Recipe: Autumnal Apple Cake

Autumn sometimes stirs a sad melancholy in people. It seems everything is changing for the worse. “Goodbye to summertime”, the evenings are becoming darker, and the weather turns damp, dreary and downcast. People are pining for and clinging on to the warmth and brightness they’ve just had for three to four months, cursing the return to school and the long slog at work until Christmas – when the next substantial holiday comes around…

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It would be so nice if we all embraced the Autumn change in the air, which is a change for better, not for worse. It gives nature a chance to breathe,  shed a layer of skin and recuperate for next year’s harvest. It gives everyone that warm feeling and chance to layer up with jumpers, scarves, gloves and overcoats. It also basically rolls a red carpet to the table for the triumphant return of hot drinks. Hot chocolate finds it’s feet in this season, and the smells of spiced coffees and warming toddies fills the sprightly air.

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This cake embraces all that Autumn brings to the table. The colours are both pastel and golden, the deep red and brown of the apple slices mimic the colours of the forest floor as green leaves turn every shade from yellow and russet.  The sponge is rich and sweet, and three layers mean you get three times the enjoyment.

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We love making cakes that are show-stopping, but we are by no the World’s best bakers. In keeping with the celebration of the ending  of summer being an invitation to the new, exciting beginnings of Autumn, Patrick first made a version of this cake to celebrate the work done by a colleague who was leaving his team in work. There’s a few different steps and processes in this cake, but the taste, and the look, is so worth it. Celebrate Autumn with this….

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For the cakes

  • 325g plain flour
  • 1.5 tsp baking powder
  • 1/4 tsp salt
  • 175g unsalted butter, room temperature
  • 50g brown sugar and 50g golden caster sugar
  • 500g apple purée, homemade from a bag of apples
  • 1 vanilla pod (optional star anise and cinnamon stick)
  • 3 medium, free-range eggs

For the slices

  • 1 extra apple, medium and cut in thin slices (1/2cm or 1/4cm if you can by hand)
  • Juice of one large beetroot

For the buttercream and icing

  • equal quantities of cream cheese and butter
  • icing sugar
  • lemon juice or water
  • red and blue food colouring

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1. Pre-heat the oven to 170°C. Line a large baking sheet with greaseproof paper, or a silicone sheet.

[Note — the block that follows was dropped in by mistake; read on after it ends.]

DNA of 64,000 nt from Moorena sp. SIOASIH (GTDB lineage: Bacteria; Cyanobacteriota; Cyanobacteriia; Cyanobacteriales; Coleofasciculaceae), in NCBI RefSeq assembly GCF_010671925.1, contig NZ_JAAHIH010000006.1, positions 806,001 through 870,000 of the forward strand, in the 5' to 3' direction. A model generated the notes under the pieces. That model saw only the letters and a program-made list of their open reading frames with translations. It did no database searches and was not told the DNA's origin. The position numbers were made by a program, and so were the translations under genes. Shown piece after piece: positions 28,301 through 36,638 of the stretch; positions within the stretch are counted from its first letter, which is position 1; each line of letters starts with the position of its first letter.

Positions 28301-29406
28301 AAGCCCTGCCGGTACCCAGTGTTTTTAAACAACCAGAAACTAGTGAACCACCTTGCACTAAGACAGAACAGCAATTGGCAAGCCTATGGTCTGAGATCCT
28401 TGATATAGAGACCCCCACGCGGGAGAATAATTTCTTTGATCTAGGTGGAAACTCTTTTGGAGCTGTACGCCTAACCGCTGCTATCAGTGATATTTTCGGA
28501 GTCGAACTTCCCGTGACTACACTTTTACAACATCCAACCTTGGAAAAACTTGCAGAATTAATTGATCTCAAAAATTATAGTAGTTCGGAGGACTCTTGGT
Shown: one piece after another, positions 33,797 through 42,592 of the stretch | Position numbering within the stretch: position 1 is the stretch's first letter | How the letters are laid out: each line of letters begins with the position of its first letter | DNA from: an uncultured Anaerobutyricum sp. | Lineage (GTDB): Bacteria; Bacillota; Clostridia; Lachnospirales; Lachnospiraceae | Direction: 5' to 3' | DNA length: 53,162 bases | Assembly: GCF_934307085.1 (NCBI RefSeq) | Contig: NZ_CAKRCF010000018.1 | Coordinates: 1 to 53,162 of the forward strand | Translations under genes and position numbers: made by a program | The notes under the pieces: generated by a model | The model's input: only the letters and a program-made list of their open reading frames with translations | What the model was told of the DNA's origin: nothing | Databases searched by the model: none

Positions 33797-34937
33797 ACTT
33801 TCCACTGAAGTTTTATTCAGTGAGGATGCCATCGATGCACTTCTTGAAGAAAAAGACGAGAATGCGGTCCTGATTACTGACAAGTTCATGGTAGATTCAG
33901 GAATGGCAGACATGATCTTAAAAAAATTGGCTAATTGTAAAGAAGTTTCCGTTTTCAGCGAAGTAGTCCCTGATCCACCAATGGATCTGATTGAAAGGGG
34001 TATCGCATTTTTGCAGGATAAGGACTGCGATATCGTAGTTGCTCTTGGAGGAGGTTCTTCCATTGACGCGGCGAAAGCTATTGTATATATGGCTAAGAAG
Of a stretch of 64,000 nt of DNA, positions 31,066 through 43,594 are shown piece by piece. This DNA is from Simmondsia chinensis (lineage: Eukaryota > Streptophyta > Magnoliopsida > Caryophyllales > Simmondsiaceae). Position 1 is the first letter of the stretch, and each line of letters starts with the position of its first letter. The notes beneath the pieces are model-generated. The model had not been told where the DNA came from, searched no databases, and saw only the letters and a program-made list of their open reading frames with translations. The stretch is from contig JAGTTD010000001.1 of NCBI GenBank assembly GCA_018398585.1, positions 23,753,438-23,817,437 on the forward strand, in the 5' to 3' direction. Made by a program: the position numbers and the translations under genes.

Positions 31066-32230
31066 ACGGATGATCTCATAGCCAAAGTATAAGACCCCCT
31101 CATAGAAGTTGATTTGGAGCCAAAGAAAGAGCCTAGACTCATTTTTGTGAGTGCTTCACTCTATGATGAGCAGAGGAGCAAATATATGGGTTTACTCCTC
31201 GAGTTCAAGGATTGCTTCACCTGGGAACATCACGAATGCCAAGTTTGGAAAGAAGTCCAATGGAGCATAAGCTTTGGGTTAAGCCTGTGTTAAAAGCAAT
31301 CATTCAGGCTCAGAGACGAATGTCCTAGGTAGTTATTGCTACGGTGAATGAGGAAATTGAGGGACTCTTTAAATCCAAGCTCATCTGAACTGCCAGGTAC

2. Draw the juice out of a large beetroot. We blitzed ours in the food processor, then wrung out in muslin to get the juices into a shallow dish.

3. Dip the apple slices into the blood red juice to colour, then arrange slices of apple a centimetre apart, in rows on the baking sheet. Drizzle with a tiny bit of flavourless oil and sprinkle with some brown sugar. Bake until just curling, slightly browned and almost crispy. Cool on a baking rack.

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4. Peel, core and cut up the rest of the apples into chunks, using about 450-500g of local apples (if you can). Then put into a pan with about 100ml of water, a vanilla pod (but scrape out the seeds, and keep to the side to use in the cake later) and the caster sugar. You can add a stick of cinnamon and star anise if you wish for extra spice and sweetness.

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5. Allow to come to a boil, then simmer gently for twenty minutes. Transfer to a large bowl, take out the vanilla and spices, and allow to completely cool. You can spread on a plate if you want it to cool quicker (the larger surface area will cool the mixture quicker).

6. Meanwhile, cream the butter and brown sugar together for five to ten minutes in a large mixing bowl. The butter must be room temperature for this to happen, then the mixture will lighten in colour, double in size and be whipped and aerated.

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7. Grease three same-size tins very well, we used 20cm tins. You can grease and line if you like. Pre-heat the oven to 170°C.

8. Fold the dry mixture (flour, salt, powder) and eggs alternately into your butter mixture, beginning and ending with the flour – this will stop the mix curdling and will reduce the amount of stirs you will need to do to bring the mix together, and therefore keeping as much air in as possible.


9. For the final folding in, add the cooled apple purée and the fresh vanilla seeds. Then transfer the mix, a third in each tin.

10. Bake for 22-25 minutes until just golden and a skewer comes out clean once inserted. Remove from the tins and allow to cool on a rack.

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11. Make your buttercream. We used buttercream to sandwich the cakes and on the top we used just coloured icing. We used half buttercream and half cream cheese, that we then coloured lilac with a couple of splashes of both red and blue food colouring. Chill well before using. You can make this at least two days before the cakes if you need to save on time.

12. For the icing, simply mix a little water or lemon juice with lots of icing sugar until it’s a thick consistency that will just about, but not fully, run down the side of the cake. Think of a thick double cream consistency and you’re there. We mixed a tiny drizzle of red colouring into the icing to turn it a pale pink.

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This cake will serve eight people, but best to leave it for a greedy four to six, after all, we’re allowed to embrace Winter weight soon enough, right?



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